If necessary, any narrowing in the vein that might lead to future clot formation can be identified and treated with a balloon or stent placement. This is again performed using a thin catheter placed into the vein. A stent, which is a metal cage, is placed over the catheter and expanded using a balloon to widen narrowed areas.
In a small group of high risk patients, a minimally invasive operation is needed to place a filter in the large vein above the blocked leg vein. The aim is to stop any blood clots from travelling up to the lungs. This may be considered if anticoagulation cannot be given (for various reasons), or if it fails to prevent clots breaking off and travelling up into the larger veins and to the lungs.
Treatment with oral Warfarin is usually for 3–6 months. On occasions, treatment can extend to 9–12 months or even longer. When the treatment is first started, you will have a blood test to check your INR level every day. Once your level is in the ideal range and the dose of Warfarin has stabilised you will have the INR check twice a week for a few weeks. Following this, a blood test will be performed every six weeks until the end of treatment. Follow-up is organised based on local set-up arrangements.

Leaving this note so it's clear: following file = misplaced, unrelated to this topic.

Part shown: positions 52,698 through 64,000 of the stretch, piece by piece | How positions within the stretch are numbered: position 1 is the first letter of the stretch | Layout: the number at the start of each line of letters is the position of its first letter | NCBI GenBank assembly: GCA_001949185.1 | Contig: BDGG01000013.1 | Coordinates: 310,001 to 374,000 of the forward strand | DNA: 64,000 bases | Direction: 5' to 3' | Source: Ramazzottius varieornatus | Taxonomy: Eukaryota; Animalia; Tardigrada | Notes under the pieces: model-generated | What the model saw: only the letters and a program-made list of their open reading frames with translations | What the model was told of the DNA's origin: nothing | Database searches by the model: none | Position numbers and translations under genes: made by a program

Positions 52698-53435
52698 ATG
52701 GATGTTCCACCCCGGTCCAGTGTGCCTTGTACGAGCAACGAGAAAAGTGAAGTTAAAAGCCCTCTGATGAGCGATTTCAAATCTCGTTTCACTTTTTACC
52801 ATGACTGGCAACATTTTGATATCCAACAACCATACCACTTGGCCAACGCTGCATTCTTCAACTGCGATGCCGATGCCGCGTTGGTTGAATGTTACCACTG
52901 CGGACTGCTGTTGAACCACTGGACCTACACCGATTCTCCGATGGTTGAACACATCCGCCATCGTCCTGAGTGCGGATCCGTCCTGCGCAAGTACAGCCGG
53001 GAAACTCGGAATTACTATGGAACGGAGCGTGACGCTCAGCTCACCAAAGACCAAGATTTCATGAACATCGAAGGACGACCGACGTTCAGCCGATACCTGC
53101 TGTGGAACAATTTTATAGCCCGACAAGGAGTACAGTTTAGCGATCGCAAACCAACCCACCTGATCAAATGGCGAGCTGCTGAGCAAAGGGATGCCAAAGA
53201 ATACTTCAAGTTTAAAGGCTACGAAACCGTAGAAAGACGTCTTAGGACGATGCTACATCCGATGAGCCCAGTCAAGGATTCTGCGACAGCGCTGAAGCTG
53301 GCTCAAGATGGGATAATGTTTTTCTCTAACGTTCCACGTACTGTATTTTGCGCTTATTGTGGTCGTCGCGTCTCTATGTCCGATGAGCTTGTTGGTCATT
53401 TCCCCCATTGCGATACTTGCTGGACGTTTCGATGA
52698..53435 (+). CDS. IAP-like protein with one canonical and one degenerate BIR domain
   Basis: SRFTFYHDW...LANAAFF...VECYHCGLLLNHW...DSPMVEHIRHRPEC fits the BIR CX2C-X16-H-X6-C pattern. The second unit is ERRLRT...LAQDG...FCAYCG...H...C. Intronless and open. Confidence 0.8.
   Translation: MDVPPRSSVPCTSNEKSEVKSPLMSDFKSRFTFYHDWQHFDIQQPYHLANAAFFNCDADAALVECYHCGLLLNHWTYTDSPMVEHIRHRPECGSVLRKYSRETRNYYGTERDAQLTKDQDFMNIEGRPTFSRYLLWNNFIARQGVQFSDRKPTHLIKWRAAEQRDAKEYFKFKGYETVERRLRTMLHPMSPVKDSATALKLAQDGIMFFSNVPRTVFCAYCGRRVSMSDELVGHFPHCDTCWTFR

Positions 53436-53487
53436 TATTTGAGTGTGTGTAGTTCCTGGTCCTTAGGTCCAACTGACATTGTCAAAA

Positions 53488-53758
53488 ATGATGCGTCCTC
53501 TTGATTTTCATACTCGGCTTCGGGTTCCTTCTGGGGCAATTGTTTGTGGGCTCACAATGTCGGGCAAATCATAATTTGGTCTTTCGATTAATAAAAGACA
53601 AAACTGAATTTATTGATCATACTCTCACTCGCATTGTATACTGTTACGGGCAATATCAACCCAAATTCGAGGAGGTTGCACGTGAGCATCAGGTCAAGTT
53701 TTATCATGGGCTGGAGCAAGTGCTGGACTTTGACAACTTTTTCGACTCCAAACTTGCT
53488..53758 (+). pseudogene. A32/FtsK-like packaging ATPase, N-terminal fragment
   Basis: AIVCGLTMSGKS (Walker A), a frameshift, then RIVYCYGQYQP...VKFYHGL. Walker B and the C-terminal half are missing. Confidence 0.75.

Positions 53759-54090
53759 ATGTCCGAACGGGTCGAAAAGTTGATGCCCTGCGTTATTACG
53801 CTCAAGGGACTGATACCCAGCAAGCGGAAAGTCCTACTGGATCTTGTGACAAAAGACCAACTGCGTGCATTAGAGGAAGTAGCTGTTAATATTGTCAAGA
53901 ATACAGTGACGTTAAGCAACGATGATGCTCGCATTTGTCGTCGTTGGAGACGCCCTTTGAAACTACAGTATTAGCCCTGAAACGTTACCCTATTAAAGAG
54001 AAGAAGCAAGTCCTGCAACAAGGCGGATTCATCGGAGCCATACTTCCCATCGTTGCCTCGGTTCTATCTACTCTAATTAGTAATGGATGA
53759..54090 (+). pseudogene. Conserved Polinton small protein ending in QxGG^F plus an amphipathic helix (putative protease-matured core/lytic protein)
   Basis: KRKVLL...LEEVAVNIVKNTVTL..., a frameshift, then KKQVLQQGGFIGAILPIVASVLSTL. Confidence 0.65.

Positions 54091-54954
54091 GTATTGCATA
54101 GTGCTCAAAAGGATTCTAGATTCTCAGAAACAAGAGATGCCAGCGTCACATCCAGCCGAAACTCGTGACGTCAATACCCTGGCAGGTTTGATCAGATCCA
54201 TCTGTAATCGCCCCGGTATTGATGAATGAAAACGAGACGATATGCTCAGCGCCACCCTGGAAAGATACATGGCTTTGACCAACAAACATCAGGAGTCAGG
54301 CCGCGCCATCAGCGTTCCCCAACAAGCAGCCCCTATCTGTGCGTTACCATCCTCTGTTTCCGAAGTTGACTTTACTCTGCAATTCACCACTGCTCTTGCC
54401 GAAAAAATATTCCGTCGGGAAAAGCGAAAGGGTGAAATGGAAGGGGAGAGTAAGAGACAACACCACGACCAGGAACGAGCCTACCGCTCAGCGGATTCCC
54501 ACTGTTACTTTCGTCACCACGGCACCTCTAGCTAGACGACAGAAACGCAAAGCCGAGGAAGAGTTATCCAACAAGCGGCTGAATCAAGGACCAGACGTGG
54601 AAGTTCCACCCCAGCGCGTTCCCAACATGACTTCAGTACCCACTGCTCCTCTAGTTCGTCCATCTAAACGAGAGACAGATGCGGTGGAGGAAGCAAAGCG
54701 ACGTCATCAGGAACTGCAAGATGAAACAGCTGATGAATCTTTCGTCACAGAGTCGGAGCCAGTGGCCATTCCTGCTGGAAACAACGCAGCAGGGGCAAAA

It can take some time before leg swelling completely resolves. Compression stockings can be supplied to help this process and you should keep the leg elevated when at rest.
Low impact, non-contact exercise is safe. Swimming and walking are good forms of exercise.
Yes. There is generally no contraindication to travelling. The same advice for long haul flights will apply - you should do foot exercises whilst sitting and walk in the aisle when safe to do so. Use of compression stockings can also be helpful. If you need to travel soon after you have been diagnosed with a DVT, arrangements will need to be made for INR monitoring to ensure you take the correct dose of Warfarin.
If the correct dose of Warfarin is given and the INR is in the target range, it is very rare for this to happen.
The most important side effect of Warfarin is bleeding. Warfarin works by slowing down the clotting time of blood, therefore there is an increased chance of bleeding with minor injuries. Other side effects include rash, headaches, hair loss and abnormal liver function.
A new blood thinning medication, similar to Warfarin, has recently been approved. However, the medication, (known as Pradaxa®) is currently only licensed for the prevention of blood clots in patients with irregular heart beats and NOT for the treatment of DVT/PE.
Generally not. DVT’s affect the deep veins whereas a heart attack or stroke involves the arteries. In patients who have a hole in the heart allowing the venous and arterial systems to mix, there can be an increased risk of this happening.